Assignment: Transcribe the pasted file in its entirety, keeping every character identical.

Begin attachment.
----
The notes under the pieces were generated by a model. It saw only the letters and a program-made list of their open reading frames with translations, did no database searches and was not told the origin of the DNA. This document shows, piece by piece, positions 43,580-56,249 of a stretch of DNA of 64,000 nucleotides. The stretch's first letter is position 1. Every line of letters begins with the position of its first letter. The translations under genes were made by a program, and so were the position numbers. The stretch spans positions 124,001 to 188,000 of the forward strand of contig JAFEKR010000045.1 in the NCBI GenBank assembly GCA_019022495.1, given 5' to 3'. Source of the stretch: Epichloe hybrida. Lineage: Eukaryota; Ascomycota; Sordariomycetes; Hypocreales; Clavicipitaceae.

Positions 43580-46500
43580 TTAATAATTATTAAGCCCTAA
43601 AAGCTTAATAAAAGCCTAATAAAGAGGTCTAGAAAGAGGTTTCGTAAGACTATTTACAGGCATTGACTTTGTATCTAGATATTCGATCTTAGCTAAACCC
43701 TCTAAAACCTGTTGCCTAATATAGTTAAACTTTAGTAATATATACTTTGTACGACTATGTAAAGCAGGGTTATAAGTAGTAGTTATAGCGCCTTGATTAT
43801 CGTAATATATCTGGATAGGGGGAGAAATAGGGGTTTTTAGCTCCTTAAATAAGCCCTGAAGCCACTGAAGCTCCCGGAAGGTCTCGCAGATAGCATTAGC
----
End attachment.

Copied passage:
The notes under the pieces were generated by a model. It saw only the letters and a program-made list of their open reading frames with translations, did no database searches and was not told the origin of the DNA. This document shows, piece by piece, positions 43,580-56,249 of a stretch of DNA of 64,000 nucleotides. The stretch's first letter is position 1. Every line of letters begins with the position of its first letter. The translations under genes were made by a program, and so were the position numbers. The stretch spans positions 124,001 to 188,000 of the forward strand of contig JAFEKR010000045.1 in the NCBI GenBank assembly GCA_019022495.1, given 5' to 3'. Source of the stretch: Epichloe hybrida. Lineage: Eukaryota; Ascomycota; Sordariomycetes; Hypocreales; Clavicipitaceae.

Positions 43580-46500
43580 TTAATAATTATTAAGCCCTAA
43601 AAGCTTAATAAAAGCCTAATAAAGAGGTCTAGAAAGAGGTTTCGTAAGACTATTTACAGGCATTGACTTTGTATCTAGATATTCGATCTTAGCTAAACCC
43701 TCTAAAACCTGTTGCCTAATATAGTTAAACTTTAGTAATATATACTTTGTACGACTATGTAAAGCAGGGTTATAAGTAGTAGTTATAGCGCCTTGATTAT
43801 CGTAATATATCTGGATAGGGGGAGAAATAGGGGTTTTTAGCTCCTTAAATAAGCCCTGAAGCCACTGAAGCTCCCGGAAGGTCTCGCAGATAGCATTAGC